Freeman: anti-Obama sentiment 'a racist thing'
In a CNN interview with Piers Morgan that aired Friday, Oscar-winning actor Morgan Freeman claimed the tea party movement is racist.
Asked whether President Obama's presidency has made racism better or worse, Mr. Freeman responded by saying his 2008 election made it worse — because of Republicans.
"Their stated policy, publicly stated, is to do whatever it takes to see to it that Obama only serves one term," he said. "What does that, what underlines that? 'Screw the country. We're going to whatever we do to get this black man … outta here.'"
When Mr. Morgan insisted that race doesn't play a role, Mr. Freeman shot back that "it is a racist thing."
The actor also said it unnerved him to see the tea party gaining traction because it shows the hatred that exists in the United States.
"It just shows the weak, dark, underside of America," Mr. Freeman said. "We're supposed to be better than that. We really are. That's why all those people were in tears when Obama was elected president. 'Ah, look at what we are. Look at how this is America.' You know? And then it just sort of started turning because these people surfaced like stirring up muddy water."
Lady Gaga: Bullying must be made illegal
Performance artist Lady Gaga is calling on the government to make bullying a federal offense.
Reacting to the recent suicide of bullied gay Buffalo teen Jamey Rodemeyer, the 25-year-old New Yorker tweeted Wednesday, "Jamey Rodemeyer, 14 yrs old, took his life because of bullying. Bullying must … be illegal. It is a hate crime."
Linking to the late boy's "It Gets Better" YouTube video, which encourages viewers to love themselves and ignore the haters, Lady Gaga said she's been sobbing, musing and shouting since the tormented 14-year-old's Sept. 18 death.
"The past days I've spent reflecting, crying, and yelling," Lady Gaga tweeted. "I have so much anger. It is hard to feel love when cruelty takes someones life."
Before taking his life at the beginning of last week, Jamey blogged about wanting to see his deceased great-grandmother and thanked Lady Gaga, to whom he'd referred in his summer YouTube clip. The "Born This Way" singer tweeted that she will meet with the president about the issue of bullying and try to create a law as a tribute to Jamey.
"I am meeting with our President," Lady Gaga wrote. "I will not stop fighting. This must end. Our generation has the power to end it. Trend it #MakeALawForJamey."
During his short time on earth, Jamey made no secret of the harassment he endured. Earlier this month, he wrote on his blog, "I always say how bullied I am, but no one listens. What do I have to do so people will listen to me?"
According to the Buffalo News, his friends and family members knew that the teenager was an easy target for bullies and known to talk about suicide. A year ago, Jamey made a Formspring account and received anonymous cyberbully posts from rotten kids.
One misspelled swipe against him read in all capital letters, "Jamie is stupid, gay, fat annd ugly. He must die!" An equally callous, twisted message read, "I wouldn't care if you died. No one would. So just do it :) It would make everyone way more happier!"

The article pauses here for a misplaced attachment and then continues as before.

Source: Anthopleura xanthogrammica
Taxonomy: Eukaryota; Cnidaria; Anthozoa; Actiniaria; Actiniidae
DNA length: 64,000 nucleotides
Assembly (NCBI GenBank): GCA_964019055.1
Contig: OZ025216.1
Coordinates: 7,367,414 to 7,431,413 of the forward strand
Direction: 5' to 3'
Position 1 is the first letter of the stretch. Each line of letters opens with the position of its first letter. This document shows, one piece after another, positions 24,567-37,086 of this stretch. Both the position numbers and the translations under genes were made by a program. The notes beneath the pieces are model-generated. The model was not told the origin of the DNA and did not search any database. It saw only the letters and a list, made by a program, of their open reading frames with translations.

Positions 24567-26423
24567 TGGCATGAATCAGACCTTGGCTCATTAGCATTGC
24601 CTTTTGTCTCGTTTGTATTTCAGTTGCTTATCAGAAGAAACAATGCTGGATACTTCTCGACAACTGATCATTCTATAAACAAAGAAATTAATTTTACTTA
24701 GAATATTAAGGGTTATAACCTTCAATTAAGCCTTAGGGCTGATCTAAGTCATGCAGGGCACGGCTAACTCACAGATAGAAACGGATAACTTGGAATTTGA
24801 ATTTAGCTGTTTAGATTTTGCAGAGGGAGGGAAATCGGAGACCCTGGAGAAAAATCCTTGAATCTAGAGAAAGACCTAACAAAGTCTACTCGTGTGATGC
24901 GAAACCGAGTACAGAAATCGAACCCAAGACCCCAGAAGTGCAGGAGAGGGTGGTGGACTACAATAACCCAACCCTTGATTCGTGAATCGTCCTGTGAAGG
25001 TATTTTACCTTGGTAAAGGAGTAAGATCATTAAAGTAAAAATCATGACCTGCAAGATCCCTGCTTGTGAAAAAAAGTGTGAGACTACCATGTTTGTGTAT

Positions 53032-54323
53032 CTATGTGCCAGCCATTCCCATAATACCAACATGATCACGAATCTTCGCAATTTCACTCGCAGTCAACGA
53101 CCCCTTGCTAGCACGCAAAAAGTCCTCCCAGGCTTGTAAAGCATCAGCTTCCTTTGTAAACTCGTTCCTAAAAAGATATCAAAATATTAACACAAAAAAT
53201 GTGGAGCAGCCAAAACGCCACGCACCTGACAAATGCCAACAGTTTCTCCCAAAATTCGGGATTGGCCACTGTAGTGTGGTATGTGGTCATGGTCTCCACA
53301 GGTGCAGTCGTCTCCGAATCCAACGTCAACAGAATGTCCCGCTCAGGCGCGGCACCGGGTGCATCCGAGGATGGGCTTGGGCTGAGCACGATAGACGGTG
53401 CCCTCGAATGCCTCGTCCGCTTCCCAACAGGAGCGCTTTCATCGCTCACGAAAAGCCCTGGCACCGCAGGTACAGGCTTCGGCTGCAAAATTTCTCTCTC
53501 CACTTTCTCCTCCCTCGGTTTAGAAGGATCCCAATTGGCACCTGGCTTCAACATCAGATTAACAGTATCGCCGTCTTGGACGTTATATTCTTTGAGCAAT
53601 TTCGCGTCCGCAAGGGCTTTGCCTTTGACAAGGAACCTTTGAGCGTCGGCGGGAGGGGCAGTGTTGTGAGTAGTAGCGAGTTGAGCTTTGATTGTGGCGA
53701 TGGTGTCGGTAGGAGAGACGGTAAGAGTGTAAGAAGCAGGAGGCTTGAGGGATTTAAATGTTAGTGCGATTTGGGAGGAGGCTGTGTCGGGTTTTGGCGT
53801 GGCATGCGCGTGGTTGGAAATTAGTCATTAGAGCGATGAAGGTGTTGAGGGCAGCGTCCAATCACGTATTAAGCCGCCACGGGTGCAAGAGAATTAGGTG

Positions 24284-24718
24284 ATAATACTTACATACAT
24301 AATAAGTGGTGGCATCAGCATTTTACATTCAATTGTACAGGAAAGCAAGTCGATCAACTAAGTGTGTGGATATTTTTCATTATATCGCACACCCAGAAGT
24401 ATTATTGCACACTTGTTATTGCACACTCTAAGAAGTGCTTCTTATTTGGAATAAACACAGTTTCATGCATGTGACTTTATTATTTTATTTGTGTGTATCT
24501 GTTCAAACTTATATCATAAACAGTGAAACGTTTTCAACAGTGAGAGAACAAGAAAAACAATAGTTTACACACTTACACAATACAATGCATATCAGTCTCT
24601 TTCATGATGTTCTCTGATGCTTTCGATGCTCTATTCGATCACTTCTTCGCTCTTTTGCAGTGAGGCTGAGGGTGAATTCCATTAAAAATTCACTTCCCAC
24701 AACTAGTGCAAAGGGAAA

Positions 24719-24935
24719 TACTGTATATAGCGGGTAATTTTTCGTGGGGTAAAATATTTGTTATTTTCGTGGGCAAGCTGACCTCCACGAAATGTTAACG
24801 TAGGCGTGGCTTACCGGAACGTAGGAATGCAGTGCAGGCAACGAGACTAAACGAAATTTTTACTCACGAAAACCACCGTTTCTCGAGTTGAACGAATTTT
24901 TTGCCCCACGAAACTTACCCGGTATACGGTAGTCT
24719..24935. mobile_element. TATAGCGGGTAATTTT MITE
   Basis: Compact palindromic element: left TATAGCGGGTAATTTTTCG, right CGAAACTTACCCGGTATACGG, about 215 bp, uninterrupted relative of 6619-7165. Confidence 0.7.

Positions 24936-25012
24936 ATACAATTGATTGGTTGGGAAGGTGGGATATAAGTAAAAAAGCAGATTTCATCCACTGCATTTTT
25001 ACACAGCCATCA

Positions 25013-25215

Groups offer alternatives to 'dumb girl' T-shirts
The New Agenda (TNA) and Girl Talk have teamed up to release a line of "girls empowering T-shirts," in honor of Day of the Girl.
Though intending to "empower and improve the lives of teenage girls," TNA began selling these shirts in part to fire back at retailers J.C. Penney and Forever 21 for producing and selling apparel it considered sexist.
On its blog Thursday, TNA expressed disgust at Forever 21's highly criticized "Allergic to Algebra" and J.C. Penney's "I'm too pretty to do homework, so my brother has to do it for me" tops and offered up a few alternative buys. A clear swipe at the "Algebra" shirt, one of TNA's shirts reads, "I can have my pi, and eat it too." Another shirt bears the words, "Some girls chase boys, I pass 'em."
TNA founder Amy Siskind said her organization's new articles of clothing are meant to remind women that they don't deserve to be demeaned or objectified by society.
"The media and popular culture are waging a war to define women and girls as sexual objects," Ms. Siskind said. "We think it's time to tell the truth."
Upon seeing the "Too pretty" shirt earlier this month, which was swiftly taken off the market, Ms. Siskind pointed out, "This offensive T-shirt is 60-percent off. Apparently, parents don't buy into celebrating limiting the importance of their daughters' intellectually capabilities. The consumer, thankfully, has spoken."
Though the "Too pretty" and "Algebra" shirts sparked a media firestorm, they weren't the first girl-demeaning garments to hit the market. J.C. Penney has another shirt that lists "Boys, shopping, music, dancing" under "my best subjects." And David & Goliath sells a discounted "I'm too pretty to do math" top along with a shirt that reads, "I'm here for my looks, not my brains."
• Compiled by Laura Donovan and Michelle Fields © 2011 the Daily Caller.